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Effectiveness of Treatment Options for Hyperemesis Gravidarum
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Am Fam Physician. 2008 Nov 1;78(9):1089-1090.
Background: Hyperemesis gravidarum, a severe form of nausea and vomiting during pregnancy, may cause maternal electrolyte disturbances; weight loss; dehydration; and, sometimes, the need for iatrogenic premature birth. The disorder commonly persists throughout pregnancy, possibly leading to prolonged or repeated hospitalizations. In addition to the patient avoiding trigger foods and eating small meals, treatment may involve antiemetic medications, intravenous fluid and electrolyte replacement, and, possibly, supplemental nutrition. Peripherally inserted central catheters (PICCs) are sometimes used to facilitate prolonged parenteral nutrition and intravenous fluid replacement. Dobbhof feeding tubes have also been shown to be beneficial in patients with hyperemesis gravidarum. Holmgren and colleagues compared maternal and neonatal outcomes after treatment with antiemetic medications alone or with the medications plus a nasogastric/nasoduodenal feeding tube or PICC.
The Study: In this retrospective cohort study, the authors reviewed the medical records of 129 patients admitted and treated for hyperemesis gravidarum at two urban tertiary care centers in Utah during a five-year period. Of these patients, 35 were excluded from analysis because of incomplete information, maternal gastrointestinal illness, or use of feeding tubes and PICCs. Of the remaining 94 patients, 33 (35 percent) received a PICC, 19 (20 percent) received a nasogastric/nasoduodenal feeding tube, and 42 (45 percent) received only intravenous antiemetic medications. The groups were similar in respect to maternal demographics and health status, neonatal weight, gestational age at delivery, and Apgar scores. Outcomes were expressed in odds ratios (ORs) and were controlled for maternal age, parity, and smoking status; gestational age; and fetal weight.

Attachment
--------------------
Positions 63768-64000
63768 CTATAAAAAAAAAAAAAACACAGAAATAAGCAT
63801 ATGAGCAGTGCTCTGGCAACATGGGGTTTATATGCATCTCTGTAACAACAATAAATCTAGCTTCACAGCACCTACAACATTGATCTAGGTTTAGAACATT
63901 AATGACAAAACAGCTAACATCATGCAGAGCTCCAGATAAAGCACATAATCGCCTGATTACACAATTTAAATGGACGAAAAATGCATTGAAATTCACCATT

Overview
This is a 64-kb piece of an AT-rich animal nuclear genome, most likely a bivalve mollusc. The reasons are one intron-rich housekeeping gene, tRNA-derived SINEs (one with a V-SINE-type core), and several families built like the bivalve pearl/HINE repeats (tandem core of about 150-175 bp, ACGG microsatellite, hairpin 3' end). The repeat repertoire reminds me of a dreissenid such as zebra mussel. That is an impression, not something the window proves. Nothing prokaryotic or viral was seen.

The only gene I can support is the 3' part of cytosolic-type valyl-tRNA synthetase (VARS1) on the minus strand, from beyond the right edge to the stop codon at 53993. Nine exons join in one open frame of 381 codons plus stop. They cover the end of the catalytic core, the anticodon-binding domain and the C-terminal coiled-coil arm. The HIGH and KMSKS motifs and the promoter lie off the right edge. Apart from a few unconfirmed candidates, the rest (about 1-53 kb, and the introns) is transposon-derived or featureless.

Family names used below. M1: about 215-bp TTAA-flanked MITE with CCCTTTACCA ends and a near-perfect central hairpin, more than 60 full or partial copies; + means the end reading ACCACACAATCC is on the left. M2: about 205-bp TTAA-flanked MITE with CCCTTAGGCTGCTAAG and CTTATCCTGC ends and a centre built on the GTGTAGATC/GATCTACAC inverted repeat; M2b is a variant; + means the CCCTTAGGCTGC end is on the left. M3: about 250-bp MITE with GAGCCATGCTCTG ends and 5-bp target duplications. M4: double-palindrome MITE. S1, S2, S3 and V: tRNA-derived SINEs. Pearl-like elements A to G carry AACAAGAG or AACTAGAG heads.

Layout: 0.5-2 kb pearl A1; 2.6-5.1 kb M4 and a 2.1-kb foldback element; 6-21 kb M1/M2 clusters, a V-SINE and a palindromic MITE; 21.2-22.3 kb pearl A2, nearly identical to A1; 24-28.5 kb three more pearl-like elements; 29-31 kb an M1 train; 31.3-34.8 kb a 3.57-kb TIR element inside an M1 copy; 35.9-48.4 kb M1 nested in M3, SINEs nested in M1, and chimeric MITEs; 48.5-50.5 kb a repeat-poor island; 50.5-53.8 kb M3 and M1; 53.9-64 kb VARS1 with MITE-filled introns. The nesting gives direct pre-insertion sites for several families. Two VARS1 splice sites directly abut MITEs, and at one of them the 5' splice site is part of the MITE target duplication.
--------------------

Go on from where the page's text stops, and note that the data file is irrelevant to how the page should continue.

Results: Neonatal complications, such as small size for gestational age and admission to the neonatal intensive care unit, were increased in the PICC group, but this did not achieve statistical significance. Maternal complications were uncommon in the medication-only and feeding tube groups. However, maternal complications were significantly more common in the PICC group (adjusted OR = 34.51, P < .001) and included thrombosis (eight patients), pulmonary embolus (one patient), localized cellulitis (five patients), and bacteremia or sepsis (five patients).
Conclusion: More than one half of patients who received a PICC experienced a serious or potentially life-threatening complication directly related to the treatment. Because there were no differences in neonatal outcomes, the authors conclude that PICCs should be avoided in the treatment of hyperemesis gravidarum; enteral feeding through a nasogastric/nasoduodenal feeding tube likely is a safer method when medical management alone is insufficient.
Holmgren C, et al. Hyperemesis in pregnancy: an evaluation of treatment strategies with maternal and neonatal outcomes. Am J Obstet Gynecol. January 2008;198(1):56.e1–56.e4.
Copyright © 2008 by the American Academy of Family Physicians.
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